true, the lyrics are from the Tibetan book of the dead. but john's intention for the song was to turn an acid trip into a song, so that you could trip without actually tripping. but yes, the lyrics are not acid related.
timothy leary would be proud of this thread
Wrong. Here's the deal: Tomorrow Never Knows
"Tomorrow Never Knows" is the final track of The Beatles' 1966 studio album Revolver, but it was the first to be recorded for the album. Though the songwriting credit is Lennon-McCartney, the song was written primarily by John Lennon, closely adapted from Timothy Leary's book based on the Tibetan Book of the Dead. It is regarded as one of the first pieces of psychedelia, including highly compressed drums, reverse guitar, processed vocals and looped tape effects. Lennon told producer George Martin that he wished to sound as if he were the Dalai Lama singing from a mountain top. Geoff Emerick wired Lennon's voice through a Leslie speaker, thus obtaining the desired effect. (Lennon's earlier idea, to have a thousand Tibetan monks come to Abbey Road and chant on the record, was passed on as unfeasible.)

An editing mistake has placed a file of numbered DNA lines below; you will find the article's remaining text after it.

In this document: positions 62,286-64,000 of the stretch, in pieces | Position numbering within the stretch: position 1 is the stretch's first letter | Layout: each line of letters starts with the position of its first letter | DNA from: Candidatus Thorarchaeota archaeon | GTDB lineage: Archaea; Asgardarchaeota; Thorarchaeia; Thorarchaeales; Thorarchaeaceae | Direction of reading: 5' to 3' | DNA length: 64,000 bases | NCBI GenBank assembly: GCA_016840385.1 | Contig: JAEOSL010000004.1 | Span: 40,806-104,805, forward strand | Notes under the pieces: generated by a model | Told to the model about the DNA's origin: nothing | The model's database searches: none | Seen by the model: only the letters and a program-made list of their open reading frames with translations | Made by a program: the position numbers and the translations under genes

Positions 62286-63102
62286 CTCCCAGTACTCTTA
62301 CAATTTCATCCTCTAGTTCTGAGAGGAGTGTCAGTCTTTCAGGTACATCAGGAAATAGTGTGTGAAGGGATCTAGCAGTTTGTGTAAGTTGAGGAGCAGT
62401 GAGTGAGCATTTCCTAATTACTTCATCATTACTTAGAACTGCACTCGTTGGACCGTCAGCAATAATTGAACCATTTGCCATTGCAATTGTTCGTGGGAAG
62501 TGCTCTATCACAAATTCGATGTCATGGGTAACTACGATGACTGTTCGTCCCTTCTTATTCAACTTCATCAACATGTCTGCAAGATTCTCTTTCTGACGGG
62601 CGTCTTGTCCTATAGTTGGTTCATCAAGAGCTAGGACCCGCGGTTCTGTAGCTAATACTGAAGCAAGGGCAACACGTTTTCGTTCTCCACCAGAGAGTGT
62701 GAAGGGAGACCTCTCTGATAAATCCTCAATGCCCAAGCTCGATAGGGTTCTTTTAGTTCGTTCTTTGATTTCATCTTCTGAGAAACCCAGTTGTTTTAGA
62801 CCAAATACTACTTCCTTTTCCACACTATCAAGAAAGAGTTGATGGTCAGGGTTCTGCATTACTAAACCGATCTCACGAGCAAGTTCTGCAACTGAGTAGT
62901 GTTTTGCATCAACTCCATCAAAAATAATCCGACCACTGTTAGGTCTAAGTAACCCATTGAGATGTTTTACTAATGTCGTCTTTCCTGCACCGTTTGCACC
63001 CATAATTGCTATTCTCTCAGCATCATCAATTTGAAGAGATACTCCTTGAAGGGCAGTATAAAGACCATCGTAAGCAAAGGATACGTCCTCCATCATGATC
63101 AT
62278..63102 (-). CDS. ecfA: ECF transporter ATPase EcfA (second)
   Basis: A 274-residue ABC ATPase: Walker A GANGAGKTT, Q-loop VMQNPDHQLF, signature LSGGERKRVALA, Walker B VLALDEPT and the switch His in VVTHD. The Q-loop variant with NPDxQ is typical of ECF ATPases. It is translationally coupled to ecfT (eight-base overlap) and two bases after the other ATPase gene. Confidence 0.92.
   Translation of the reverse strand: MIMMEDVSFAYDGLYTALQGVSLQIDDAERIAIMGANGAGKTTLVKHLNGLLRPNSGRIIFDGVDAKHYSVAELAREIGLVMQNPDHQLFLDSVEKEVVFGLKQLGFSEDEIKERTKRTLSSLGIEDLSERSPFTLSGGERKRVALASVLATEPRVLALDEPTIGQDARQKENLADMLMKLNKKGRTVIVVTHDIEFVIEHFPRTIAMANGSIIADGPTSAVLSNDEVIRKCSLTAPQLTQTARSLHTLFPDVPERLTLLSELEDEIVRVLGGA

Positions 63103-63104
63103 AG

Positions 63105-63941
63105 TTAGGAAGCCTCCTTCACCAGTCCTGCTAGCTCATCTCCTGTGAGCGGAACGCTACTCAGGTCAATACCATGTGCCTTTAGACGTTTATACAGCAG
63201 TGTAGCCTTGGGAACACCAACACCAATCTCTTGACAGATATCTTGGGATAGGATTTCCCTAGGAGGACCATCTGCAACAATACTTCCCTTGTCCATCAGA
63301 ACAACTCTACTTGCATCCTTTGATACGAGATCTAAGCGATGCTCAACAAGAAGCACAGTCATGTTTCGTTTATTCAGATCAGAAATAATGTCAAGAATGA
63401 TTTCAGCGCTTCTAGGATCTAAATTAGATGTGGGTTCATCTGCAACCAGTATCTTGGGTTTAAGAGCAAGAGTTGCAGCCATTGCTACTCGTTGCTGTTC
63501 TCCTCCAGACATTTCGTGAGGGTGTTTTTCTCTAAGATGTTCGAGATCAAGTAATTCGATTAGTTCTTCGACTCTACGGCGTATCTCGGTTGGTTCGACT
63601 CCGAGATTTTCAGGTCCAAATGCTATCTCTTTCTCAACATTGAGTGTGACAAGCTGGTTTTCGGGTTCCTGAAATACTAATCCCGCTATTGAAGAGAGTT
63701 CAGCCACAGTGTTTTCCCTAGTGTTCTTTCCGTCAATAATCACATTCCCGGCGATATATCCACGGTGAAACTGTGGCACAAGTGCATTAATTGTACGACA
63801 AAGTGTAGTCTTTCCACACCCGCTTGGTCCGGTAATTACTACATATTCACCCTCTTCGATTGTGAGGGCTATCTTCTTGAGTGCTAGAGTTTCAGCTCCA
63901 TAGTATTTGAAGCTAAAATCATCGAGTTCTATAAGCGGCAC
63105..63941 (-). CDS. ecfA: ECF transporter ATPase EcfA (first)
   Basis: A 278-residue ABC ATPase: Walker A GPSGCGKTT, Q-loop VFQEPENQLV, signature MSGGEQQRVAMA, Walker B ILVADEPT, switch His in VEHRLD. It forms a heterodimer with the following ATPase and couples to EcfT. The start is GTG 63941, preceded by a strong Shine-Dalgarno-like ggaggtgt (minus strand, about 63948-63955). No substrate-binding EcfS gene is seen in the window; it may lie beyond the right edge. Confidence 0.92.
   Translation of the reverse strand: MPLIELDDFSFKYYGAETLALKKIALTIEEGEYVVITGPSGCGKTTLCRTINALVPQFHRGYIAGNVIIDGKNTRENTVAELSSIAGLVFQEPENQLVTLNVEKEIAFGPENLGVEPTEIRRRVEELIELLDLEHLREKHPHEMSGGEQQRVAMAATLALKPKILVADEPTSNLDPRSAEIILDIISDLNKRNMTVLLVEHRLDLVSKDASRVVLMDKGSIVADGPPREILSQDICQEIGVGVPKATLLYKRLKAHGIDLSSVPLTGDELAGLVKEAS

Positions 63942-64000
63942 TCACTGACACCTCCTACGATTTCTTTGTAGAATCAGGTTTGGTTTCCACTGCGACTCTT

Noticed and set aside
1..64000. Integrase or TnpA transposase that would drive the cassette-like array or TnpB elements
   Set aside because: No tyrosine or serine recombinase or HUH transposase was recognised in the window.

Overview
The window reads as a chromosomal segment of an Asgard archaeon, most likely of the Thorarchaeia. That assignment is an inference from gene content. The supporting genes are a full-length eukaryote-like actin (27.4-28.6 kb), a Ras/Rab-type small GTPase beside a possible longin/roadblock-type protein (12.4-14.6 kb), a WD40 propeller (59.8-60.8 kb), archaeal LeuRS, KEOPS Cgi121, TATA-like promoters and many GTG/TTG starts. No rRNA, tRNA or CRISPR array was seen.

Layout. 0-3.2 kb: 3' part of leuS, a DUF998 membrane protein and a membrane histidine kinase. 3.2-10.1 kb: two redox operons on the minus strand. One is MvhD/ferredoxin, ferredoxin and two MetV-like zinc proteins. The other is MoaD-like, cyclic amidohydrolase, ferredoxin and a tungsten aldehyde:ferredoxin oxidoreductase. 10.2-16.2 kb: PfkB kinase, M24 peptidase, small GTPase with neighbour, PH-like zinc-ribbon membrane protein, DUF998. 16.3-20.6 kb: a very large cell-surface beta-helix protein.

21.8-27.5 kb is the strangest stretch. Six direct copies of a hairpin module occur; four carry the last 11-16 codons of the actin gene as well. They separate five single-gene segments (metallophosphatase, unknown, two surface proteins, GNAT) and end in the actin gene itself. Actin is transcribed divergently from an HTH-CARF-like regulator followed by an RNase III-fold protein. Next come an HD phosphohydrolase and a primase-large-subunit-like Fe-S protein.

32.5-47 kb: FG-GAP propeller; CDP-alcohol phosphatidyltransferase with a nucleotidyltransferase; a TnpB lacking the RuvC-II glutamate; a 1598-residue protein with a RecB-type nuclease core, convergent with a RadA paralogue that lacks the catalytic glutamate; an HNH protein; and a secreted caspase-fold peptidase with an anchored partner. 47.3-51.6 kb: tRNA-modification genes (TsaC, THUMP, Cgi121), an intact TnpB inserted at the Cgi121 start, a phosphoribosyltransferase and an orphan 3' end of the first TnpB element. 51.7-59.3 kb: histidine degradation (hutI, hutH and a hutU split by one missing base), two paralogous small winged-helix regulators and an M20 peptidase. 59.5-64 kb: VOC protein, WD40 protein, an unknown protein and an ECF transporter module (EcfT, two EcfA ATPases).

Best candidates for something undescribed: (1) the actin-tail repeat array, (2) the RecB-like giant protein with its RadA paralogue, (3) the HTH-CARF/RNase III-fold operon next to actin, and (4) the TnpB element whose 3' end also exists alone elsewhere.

The song's lyrics dwell on spiritual aspects and are not readily interpreted, but the Indian philosophy behind the song is quite apparent.
The title never actually appears in the song's lyrics, but was instead taken from Ringo Starr's interesting collection of malapropisms. Lennon chose to do this because he was embarrassed about the spiritual theme of the lyrics in the song, so he decided to give the song a throwaway title. The piece was originally titled "Mark I", although "The Void" was at one point a working title.